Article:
New pipeline set to open up Caspian oil fields to the West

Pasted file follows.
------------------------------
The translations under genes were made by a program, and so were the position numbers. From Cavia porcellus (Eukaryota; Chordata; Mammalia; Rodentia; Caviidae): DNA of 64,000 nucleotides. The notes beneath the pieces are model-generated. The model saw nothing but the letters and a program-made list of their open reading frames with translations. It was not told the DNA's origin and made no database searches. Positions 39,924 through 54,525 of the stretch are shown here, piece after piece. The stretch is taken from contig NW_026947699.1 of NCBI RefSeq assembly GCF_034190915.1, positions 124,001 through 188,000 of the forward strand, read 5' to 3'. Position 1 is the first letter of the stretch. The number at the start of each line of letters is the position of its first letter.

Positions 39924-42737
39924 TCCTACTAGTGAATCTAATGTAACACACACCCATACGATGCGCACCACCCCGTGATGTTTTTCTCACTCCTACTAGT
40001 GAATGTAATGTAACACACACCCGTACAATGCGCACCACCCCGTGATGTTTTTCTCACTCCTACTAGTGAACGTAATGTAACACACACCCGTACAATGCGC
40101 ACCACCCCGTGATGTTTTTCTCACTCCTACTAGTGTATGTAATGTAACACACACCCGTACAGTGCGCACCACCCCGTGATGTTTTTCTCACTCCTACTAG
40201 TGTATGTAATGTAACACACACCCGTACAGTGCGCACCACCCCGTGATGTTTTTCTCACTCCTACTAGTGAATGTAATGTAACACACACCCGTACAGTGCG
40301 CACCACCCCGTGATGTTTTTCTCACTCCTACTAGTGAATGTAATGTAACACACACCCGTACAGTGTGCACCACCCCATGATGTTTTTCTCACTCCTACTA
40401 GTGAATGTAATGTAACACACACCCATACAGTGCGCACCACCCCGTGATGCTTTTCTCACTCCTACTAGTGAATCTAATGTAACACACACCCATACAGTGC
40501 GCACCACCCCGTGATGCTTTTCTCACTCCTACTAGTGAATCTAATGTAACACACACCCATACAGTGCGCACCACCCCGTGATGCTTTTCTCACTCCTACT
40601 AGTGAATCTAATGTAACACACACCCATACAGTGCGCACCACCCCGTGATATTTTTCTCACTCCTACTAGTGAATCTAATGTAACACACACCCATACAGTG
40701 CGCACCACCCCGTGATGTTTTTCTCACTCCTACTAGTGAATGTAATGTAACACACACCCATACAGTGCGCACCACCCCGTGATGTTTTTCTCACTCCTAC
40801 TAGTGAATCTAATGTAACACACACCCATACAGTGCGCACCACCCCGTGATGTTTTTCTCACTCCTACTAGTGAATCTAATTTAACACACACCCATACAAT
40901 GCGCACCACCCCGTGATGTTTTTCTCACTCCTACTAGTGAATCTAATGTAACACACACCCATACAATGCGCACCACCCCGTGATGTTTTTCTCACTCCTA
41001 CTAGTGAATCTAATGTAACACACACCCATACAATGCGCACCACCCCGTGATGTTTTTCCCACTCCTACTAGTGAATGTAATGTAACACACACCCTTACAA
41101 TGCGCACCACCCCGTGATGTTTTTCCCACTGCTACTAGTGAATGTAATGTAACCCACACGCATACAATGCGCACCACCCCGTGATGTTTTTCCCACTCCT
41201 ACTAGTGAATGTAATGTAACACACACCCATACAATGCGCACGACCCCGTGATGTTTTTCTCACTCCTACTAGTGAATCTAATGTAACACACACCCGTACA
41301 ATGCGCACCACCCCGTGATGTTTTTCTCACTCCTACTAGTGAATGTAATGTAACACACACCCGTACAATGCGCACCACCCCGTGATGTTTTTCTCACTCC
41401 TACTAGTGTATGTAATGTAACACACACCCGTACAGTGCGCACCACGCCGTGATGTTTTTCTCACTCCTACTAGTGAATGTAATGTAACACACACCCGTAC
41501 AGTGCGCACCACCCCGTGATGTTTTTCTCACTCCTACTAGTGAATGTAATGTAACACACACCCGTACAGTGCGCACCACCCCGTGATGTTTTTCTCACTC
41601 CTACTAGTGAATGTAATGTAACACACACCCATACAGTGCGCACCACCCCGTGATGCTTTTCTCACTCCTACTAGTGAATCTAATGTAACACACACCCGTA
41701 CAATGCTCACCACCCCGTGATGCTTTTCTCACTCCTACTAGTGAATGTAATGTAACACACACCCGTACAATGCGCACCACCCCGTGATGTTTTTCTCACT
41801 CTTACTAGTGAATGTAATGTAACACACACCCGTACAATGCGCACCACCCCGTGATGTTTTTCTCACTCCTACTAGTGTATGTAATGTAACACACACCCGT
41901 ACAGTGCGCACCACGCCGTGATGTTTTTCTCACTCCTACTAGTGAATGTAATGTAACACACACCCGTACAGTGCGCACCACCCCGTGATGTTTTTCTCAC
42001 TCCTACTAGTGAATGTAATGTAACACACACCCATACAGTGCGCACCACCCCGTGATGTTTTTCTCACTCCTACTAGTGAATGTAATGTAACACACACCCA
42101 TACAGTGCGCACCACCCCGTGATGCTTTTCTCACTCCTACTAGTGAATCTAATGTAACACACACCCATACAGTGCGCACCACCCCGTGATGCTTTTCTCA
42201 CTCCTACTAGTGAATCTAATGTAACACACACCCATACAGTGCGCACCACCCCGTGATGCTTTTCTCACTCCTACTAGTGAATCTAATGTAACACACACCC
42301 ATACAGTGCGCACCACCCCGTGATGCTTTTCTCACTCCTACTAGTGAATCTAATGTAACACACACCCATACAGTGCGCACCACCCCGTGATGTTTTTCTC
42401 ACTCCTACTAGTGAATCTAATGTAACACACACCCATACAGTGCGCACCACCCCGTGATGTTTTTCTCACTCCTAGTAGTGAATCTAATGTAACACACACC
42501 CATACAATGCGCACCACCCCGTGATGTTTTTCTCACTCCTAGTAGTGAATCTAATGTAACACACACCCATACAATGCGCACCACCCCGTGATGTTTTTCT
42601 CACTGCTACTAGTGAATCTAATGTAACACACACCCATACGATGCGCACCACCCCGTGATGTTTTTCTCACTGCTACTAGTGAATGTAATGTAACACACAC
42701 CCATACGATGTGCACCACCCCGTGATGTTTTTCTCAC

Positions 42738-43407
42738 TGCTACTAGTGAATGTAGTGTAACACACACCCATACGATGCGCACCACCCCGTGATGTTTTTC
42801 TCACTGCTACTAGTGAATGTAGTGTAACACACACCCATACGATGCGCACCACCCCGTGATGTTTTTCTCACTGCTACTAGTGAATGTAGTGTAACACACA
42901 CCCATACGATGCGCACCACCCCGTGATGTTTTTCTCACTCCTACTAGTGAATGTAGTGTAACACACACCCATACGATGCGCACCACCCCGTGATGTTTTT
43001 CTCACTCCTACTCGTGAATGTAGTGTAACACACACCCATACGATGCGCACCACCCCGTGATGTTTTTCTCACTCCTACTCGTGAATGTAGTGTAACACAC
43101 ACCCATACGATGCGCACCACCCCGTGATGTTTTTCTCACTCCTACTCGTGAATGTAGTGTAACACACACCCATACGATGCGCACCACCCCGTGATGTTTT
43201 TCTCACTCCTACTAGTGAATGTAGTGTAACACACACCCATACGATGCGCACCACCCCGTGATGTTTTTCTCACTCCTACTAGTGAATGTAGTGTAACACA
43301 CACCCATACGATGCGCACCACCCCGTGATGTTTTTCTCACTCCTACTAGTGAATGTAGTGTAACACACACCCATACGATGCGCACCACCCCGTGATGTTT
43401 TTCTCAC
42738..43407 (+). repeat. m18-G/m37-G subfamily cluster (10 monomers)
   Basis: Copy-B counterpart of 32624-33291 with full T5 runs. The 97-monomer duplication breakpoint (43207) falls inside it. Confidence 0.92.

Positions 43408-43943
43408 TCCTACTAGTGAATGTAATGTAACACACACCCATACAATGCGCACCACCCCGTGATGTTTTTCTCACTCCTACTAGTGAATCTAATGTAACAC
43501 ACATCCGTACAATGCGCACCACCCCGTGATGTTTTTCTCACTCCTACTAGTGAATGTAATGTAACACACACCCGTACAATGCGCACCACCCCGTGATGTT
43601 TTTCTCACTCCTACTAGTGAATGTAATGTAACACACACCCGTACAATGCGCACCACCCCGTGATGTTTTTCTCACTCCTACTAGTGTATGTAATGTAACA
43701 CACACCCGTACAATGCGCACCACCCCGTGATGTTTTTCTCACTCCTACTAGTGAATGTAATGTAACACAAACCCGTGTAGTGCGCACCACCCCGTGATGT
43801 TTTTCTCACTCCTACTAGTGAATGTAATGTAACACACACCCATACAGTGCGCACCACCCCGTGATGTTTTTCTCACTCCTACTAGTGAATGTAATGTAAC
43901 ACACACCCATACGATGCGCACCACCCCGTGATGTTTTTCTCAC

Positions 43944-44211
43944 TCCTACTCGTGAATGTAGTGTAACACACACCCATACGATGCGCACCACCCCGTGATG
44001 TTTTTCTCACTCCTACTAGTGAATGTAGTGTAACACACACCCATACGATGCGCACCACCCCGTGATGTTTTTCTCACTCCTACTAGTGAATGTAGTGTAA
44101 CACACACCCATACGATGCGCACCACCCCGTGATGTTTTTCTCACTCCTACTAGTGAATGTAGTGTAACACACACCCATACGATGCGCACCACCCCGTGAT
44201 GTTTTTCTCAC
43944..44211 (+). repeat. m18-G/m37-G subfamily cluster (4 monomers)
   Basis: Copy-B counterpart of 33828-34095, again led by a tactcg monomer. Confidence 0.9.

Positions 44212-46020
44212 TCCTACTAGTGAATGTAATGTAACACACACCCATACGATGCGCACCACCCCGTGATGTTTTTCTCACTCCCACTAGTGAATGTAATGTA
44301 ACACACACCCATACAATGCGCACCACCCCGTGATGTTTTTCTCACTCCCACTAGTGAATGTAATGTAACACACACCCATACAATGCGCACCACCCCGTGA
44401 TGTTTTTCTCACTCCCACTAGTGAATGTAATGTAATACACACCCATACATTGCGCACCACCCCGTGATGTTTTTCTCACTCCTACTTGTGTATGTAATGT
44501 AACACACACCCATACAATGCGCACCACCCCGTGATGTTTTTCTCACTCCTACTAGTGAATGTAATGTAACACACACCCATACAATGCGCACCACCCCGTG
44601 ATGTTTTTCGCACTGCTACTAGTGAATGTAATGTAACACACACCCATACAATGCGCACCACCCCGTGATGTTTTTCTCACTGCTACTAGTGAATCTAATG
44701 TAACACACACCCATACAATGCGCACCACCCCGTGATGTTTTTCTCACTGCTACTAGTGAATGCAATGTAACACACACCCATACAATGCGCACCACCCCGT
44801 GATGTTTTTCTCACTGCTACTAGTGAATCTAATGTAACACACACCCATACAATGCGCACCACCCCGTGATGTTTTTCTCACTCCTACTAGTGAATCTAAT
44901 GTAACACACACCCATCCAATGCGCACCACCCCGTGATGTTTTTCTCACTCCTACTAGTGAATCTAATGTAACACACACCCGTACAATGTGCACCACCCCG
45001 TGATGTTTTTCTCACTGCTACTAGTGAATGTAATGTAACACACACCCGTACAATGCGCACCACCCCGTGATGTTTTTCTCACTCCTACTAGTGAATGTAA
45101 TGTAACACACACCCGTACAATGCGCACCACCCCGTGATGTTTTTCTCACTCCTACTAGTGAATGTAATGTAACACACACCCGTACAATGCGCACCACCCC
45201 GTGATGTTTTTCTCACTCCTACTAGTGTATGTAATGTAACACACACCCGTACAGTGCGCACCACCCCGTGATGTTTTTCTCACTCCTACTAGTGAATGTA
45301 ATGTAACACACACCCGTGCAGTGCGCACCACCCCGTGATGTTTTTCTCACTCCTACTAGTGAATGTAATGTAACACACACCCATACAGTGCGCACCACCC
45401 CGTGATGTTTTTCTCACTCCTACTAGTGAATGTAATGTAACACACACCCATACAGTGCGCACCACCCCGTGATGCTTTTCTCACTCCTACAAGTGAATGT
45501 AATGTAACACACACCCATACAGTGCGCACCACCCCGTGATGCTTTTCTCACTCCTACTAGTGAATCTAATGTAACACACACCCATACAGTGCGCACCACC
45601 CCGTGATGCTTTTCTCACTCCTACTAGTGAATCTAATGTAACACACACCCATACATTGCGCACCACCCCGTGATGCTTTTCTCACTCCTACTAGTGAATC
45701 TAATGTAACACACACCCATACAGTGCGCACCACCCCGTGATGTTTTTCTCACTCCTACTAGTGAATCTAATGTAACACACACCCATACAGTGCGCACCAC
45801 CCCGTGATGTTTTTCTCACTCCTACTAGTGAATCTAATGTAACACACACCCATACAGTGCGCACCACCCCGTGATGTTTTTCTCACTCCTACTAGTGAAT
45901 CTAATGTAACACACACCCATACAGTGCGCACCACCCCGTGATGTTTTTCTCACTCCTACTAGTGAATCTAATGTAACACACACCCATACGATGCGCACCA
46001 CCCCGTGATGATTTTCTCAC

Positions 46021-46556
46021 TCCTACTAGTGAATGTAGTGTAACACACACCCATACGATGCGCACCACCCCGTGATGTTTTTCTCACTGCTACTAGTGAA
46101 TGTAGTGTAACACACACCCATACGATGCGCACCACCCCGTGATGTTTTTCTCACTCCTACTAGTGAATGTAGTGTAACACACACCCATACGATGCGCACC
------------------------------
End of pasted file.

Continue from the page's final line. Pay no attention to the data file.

BAKU – Britain’s BP starts work tomorrow on a $2.9-billion oil pipeline from the land-locked Caspian Sea to Turkey which will put crude from the region into the reach of world markets. The 1,110-mile (1,790-kilometer) link from Azerbaijan, long dismissed as a costly dream, became feasible after the oil major found more oil in the Caspian. Russia abandoned its original hostility to the US-backed project, which bypasses Russian territory, after the September 11 attacks. «This is, of course, an amazing development, bearing in mind that several years ago people believed the project would never happen,» said Brunswick UBS Warburg senior oil analyst Paul Collison. It is the first major private pipeline from the Caspian to bypass Russia and has strengthened the USA’s role in one of the world’s fastest growing oil regions. When completed, it will run from the Azeri capital of Baku through Georgia to the Turkish Mediterranean port of Ceyhan. Among those in Azerbaijan to attend the launch of the project are Georgian President Eduard Shevardnadze, Turkish President Ahmet Necdet Sezer, host Azeri President Haydar Aliyev and US Energy Secretary Spencer Abraham. Together with a growing supply from Russia, the Caspian region is expected to lessen Western reliance on OPEC oil, which comes mostly from the volatile Middle East region. «The project is a big diplomatic success for the USA, which always wanted Caspian oil to flow to the Mediterranean, bypassing Russia and Iran,» said Collison. BP itself was initially very cautious about the plan but it said this year it had found enough oil from its three huge Azeri oilfields – the only successful offshore venture in the country – to fill the 1 million barrels per day. Analysts have long said the link would be short of oil after major companies started to pull out of Azerbaijan when they failed to make big offshore finds. Experts have also argued that a shorter link to Russia or Georgia would be more logical. «I think it is a mixture of good geology, which has allowed BP to develop the project more cheaply, combined with politics, which has really left BP with no other alternative (than a route to Turkey),» said Julian Lee, senior oil analyst at the Center for Global Energy Studies in London. The pipeline will allow Caspian oil to bypass the crowded Turkish Black Sea straits. Moscow was long opposed to the US-masterminded plan, which will break up its oil transportation monopoly in the region, but changed its position after a political rapprochement with Washington in the wake of the September 11 attacks. Moscow gave free rein to its private firms to decide whether they wanted to join the project. Russia, where oil output is booming for the fourth consecutive year, is already exporting at capacity and the country’s largest private oil firms have said they need new infrastructure to boost exports, including those to the USA. «Baku-Ceyhan is our direct competitor, but there is nothing to be afraid of,» said Russia’s chief Caspian negotiator Viktor Kalyuzhny. «I think it is even positive, because it can shake up (Russian state pipeline monopoly) Transneft’s officials, who have become too used to being monopolists,» he said. Experts said the Baku-Ceyhan route will become increasingly important with new oil discoveries in other Caspian Sea nations, including Russia and Kazakhstan.«The profitability of the project is still looking doubtful without oil from Kazakhstan,» said Kaluyzhny. Lee said he believed the project’s profitability was not dependent on new volumes, but it was likely to get them in the future. This could include oil from Russia’s actively explored Caspian sector as well as Kazakhstan’s Kashagan offshore field, the biggest oil find for 30 years. Experts also said building the Baku-Ceyhan pipeline would help cement US support for the young post-communist states of Azerbaijan and Georgia, and further isolate Iran, which still hopes to become an important oil player in the Caspian region.

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